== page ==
In fact, there are 176 verses in Psalm 119, and all but 6 mention the commandments, decrees, or laws of God. But this emphasis is not limited to just the Old Testament. Nine of the Ten Commandments, as we mentioned last Sunday, are specifically repeated in the New Testament, with only the requirement to worship on Saturday being rescinded. Jesus took the Ten Commandments seriously and unconditionally. In His meeting with the rich young ruler in Matt. 19:18-19, He quoted them as the basic instruction for the way of eternal life. He submitted to the Decalogue when He contrasted God’s commandments to the traditions of the elders. And a large part of His Sermon on the Mount is a commentary on the Ten Commandments.
The conclusion I would draw, then, is that since the world is in an ethical crisis, and since God has revealed His answer to that crisis in no uncertain terms, we need to pay attention! We may have advanced scientifically, medically, economically, militarily, and in many other ways since Moses’ day, but we haven’t advanced one iota morally. The second question I would like to ask is …
Why did God give the Ten Commandments?
They are the foundation for life in community. When you buy a piece of computer software it always comes with a manual (at least it used to). I confess that I hate manuals, in part because they always seem to be written by some computer nerd technician who can’t express himself in plain English. So, I generally just insert the disc and try to figure it out, usually wasting more time than it would take to just read the manual. A great many people are like me when it comes to living in community, as God created us to do. He has written a manual, but they try to figure it out on their own. The really foolish thing about it is that God’s basic moral manual is written in plain English. Well, originally in plain Hebrew, but the point is that in any language the Ten Commandments are plain and simple—no one who reads them can plead ignorance or ambiguity. We may not like what we read, but we can’t help but understand what they say about the difference between right and wrong.
Whenever any of the Ten Commandments are violated, the result is deterioration of family life, corruption of national life, and chaos in social life.
They are divine road signs to the good life, and they cannot be violated with impunity. Some people have the notion that the Ten Commandments are the principal tool of a Divine Spoilsport to make sure we don’t enjoy life too much. They are, in fact, the exact opposite. They are road signs to the good life. I’m convinced that the extent to which any person—believer, atheist, agnostic, or pagan—observes and obeys these commandments determines in large part the degree to which that person lives a happy, healthy, fulfilling, and productive life. They are immutable laws of the universe which simply cannot be violated with impunity. As someone has said, “You really cannot break the Ten Commandments; you can only be broken by them.”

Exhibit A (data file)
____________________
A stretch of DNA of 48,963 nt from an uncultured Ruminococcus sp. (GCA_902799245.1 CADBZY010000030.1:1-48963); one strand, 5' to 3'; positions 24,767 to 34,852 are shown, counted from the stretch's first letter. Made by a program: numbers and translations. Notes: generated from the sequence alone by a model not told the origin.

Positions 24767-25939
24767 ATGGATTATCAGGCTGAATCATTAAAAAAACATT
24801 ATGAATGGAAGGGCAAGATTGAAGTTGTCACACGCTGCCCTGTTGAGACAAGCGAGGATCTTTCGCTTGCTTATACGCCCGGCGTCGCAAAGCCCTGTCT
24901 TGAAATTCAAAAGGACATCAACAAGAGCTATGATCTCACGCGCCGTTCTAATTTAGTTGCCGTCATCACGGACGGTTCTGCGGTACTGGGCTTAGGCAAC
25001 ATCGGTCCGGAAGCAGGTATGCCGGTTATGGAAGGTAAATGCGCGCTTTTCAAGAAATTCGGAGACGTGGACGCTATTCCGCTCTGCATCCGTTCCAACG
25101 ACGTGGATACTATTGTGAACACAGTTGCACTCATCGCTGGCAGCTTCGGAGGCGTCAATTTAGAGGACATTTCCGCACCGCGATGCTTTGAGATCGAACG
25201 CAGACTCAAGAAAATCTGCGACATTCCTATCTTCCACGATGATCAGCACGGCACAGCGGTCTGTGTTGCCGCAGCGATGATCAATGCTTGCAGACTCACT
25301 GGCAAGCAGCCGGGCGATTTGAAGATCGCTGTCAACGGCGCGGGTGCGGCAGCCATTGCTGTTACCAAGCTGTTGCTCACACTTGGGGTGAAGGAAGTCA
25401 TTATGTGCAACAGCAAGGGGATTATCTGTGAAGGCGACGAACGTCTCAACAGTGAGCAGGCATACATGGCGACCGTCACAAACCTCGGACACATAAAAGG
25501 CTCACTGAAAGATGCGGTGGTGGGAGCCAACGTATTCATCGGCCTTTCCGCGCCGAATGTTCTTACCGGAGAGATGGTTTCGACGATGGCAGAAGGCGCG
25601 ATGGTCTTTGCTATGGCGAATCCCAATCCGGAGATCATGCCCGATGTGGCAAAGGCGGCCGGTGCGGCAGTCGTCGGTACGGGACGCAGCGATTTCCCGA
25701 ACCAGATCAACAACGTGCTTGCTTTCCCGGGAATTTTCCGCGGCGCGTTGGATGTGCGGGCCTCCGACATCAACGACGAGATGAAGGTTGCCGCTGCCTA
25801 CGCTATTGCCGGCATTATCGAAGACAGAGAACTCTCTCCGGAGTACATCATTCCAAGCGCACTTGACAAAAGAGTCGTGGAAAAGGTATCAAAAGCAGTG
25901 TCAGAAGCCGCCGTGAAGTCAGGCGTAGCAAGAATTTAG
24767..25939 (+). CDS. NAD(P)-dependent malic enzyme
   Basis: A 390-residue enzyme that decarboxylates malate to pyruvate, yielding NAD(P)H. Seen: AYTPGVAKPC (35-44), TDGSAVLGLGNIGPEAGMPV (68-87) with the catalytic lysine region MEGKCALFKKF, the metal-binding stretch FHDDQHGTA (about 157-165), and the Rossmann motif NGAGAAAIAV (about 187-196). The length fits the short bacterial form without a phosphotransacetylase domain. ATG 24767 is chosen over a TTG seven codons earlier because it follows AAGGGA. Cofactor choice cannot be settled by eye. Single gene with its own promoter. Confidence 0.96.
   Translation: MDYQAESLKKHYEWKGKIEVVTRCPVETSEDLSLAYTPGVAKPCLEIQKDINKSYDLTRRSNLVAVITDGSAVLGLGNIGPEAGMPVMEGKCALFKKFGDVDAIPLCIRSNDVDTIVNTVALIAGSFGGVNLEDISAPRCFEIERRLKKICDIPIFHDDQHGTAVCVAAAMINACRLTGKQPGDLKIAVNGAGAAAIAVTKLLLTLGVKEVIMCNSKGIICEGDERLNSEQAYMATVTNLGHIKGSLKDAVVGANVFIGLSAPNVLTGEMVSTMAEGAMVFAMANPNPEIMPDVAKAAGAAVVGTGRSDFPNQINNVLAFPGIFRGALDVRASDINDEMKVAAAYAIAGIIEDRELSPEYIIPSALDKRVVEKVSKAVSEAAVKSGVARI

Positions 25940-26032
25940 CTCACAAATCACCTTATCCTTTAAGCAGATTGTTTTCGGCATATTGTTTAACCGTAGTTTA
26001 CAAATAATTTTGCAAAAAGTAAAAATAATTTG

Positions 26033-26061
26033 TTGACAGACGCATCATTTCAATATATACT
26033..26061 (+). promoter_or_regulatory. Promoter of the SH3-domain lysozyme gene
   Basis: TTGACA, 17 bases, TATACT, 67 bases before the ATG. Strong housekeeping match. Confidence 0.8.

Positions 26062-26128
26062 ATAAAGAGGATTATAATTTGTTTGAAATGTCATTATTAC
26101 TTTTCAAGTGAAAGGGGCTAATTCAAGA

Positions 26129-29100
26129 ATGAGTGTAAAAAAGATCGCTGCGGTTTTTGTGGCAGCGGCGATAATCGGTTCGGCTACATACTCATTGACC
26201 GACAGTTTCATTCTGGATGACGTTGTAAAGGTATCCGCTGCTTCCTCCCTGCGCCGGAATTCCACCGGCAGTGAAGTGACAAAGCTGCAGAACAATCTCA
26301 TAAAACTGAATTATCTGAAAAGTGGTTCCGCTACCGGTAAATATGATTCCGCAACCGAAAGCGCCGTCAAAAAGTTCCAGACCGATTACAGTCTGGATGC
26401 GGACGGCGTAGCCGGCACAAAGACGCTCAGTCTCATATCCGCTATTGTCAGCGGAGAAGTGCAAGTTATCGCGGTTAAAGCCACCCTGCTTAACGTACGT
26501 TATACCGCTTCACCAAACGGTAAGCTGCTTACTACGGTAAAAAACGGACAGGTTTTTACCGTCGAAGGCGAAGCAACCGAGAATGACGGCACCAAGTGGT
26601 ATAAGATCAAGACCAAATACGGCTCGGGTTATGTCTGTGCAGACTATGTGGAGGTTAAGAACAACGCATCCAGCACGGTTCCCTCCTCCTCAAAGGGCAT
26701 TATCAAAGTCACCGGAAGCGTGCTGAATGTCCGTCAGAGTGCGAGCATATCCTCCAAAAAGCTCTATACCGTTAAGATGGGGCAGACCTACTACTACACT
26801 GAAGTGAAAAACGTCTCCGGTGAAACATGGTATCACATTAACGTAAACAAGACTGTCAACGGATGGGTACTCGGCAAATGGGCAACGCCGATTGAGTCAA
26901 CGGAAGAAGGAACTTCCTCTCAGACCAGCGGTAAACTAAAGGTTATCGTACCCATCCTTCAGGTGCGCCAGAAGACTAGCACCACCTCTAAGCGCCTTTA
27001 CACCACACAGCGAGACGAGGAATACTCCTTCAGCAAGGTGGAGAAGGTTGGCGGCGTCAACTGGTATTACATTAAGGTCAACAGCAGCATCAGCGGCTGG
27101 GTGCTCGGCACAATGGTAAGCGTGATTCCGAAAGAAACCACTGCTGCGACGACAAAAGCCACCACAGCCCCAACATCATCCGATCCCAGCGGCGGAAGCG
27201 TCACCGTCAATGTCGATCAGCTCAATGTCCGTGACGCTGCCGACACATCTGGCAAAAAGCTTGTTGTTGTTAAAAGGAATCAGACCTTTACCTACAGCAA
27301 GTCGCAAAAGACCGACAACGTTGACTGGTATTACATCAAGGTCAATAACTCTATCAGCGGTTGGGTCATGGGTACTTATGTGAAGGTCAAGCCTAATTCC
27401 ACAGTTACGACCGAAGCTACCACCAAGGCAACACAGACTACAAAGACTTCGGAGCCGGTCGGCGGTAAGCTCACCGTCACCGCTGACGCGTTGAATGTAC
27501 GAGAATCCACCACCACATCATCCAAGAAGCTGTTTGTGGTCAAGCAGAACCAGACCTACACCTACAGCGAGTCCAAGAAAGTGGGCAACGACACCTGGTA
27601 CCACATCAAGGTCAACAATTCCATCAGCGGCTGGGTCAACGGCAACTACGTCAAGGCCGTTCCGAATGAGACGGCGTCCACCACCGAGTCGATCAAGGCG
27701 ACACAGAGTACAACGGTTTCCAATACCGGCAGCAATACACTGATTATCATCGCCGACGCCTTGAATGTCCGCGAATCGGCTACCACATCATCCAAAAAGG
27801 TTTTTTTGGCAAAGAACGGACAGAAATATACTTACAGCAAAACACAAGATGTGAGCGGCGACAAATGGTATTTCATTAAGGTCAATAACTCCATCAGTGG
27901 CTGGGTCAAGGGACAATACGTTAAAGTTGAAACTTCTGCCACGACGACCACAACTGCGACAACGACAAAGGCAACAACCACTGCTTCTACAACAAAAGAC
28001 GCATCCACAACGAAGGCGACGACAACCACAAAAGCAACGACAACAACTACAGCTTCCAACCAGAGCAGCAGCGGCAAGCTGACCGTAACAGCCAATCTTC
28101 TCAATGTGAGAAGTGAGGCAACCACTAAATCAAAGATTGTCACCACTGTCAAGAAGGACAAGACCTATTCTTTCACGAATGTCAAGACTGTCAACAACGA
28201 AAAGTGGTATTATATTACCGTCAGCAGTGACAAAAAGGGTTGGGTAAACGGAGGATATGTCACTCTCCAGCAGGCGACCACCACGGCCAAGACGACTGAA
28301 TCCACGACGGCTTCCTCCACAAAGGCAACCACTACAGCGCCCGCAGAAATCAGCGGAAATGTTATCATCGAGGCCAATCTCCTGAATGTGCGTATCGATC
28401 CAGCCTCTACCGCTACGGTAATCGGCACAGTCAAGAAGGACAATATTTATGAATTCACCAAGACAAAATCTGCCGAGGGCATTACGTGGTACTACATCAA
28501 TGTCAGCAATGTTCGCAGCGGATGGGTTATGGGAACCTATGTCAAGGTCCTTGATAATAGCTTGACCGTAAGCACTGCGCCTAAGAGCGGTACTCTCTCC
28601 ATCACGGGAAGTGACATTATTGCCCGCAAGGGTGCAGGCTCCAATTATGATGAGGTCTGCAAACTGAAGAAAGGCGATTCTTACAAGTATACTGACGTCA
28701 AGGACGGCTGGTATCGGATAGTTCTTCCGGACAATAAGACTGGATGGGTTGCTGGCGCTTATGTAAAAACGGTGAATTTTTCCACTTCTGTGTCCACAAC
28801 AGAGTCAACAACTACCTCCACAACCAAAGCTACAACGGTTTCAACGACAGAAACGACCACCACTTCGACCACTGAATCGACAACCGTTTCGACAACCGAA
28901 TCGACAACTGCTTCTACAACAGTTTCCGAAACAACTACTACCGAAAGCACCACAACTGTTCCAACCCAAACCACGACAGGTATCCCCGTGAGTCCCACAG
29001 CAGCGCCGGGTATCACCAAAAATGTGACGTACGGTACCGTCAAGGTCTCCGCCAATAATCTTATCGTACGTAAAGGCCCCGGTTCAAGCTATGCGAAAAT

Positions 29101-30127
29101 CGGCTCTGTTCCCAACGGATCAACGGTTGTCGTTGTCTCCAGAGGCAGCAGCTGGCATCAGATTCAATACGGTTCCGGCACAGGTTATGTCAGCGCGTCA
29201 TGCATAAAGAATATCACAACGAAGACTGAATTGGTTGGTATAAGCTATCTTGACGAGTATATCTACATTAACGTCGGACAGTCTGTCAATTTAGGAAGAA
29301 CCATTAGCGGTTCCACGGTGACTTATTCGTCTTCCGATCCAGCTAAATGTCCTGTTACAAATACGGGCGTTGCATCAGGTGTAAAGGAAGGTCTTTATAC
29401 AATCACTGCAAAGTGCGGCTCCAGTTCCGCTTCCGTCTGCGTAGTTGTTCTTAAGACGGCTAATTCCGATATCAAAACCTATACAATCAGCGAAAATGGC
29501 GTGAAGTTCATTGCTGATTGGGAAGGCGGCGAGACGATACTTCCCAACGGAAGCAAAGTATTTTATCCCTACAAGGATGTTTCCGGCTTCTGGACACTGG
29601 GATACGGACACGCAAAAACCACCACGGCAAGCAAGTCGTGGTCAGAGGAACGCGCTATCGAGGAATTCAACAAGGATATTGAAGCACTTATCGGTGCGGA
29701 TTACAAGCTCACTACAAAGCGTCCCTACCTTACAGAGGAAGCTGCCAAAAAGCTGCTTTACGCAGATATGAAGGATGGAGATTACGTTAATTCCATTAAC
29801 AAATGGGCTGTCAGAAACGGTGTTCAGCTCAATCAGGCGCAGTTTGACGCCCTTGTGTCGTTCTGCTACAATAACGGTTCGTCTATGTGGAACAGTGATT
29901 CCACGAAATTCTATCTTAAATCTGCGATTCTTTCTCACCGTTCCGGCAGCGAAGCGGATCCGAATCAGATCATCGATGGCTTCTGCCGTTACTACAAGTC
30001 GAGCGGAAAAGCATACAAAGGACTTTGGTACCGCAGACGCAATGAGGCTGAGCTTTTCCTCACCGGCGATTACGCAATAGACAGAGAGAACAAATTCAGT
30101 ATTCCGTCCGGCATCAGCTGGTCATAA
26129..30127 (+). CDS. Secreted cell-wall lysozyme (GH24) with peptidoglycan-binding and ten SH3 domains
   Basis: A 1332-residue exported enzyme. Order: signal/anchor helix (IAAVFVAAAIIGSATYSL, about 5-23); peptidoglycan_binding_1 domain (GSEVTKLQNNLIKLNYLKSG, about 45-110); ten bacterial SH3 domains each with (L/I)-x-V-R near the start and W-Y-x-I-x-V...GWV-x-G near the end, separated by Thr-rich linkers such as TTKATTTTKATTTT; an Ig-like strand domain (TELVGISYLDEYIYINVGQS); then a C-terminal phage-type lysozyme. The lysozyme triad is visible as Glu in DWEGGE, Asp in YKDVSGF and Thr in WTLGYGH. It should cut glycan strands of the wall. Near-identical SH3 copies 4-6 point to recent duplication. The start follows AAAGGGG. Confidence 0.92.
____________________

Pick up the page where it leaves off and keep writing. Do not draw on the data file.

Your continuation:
Now a third reason why God gave this great moral code is that …
We have an enormous tendency to distort the ethic of love. Both the OT and the NT teach that man must love God with every part and fiber of his being, and that he must also love his neighbor as himself. Why didn’t God just give us the principle of love and spare us all these laws? Many liberal theologians suggest that Jesus did just that. They allege that He reduced the Ten Commandments to the ethic of love. They appeal to the introduction to the Parable of the Good Samaritan, as found in Luke 10:25:
“On one occasion an expert in the law stood up to test Jesus. ‘Teacher,’ he asked, ‘what must I do to inherit eternal life?’ ‘What is written in the Law?’ he replied. ‘How do you read it?’ The man answered: ‘Love the Lord your God with all your heart and with all your soul and with all your strength and with all your mind’; and, ‘Love your neighbor as yourself.’ ‘You have answered correctly,’ Jesus replied. ‘Do this and you will live.'”
Yet this is the same Jesus who a few chapters later in Luke 18 confronted the rich young ruler and started to quote the Ten Commandments to him. The only conclusion I can draw is that there is indeed an ethic of love, but because God knows our tendency to rationalize our behavior and convince ourselves that even sinful things are motivated by love, He not only tells us to love but through His commandments He defines what the loving thing is. And it is never loving to commit adultery or lye or steal or covet.
Well, we’ve looked so far at why the Ten Commandments are important today and why God bothered to give us a concise, specific moral code. Thirdly, I want to ask…,
What is the nature of the Ten Commandments?
They are timeless, universal, and intuitive moral principles. They are as relevant and practical today as the day they were written. They apply equally well to the Middle East or the Western Hemisphere, to industrial nations or Third World Countries, to rich executives or common laborers, to men or women, to adults or children, to leaders or followers, to clergy or laity. And I happen to believe they are intuitively known by mankind. Romans 2:14ff makes it clear they are written upon the hearts of every human being at birth, and only those people who have been tampered with by Satanic influence or a long pattern of sinful behavior dare to claim that their consciences are not affected when they break these laws.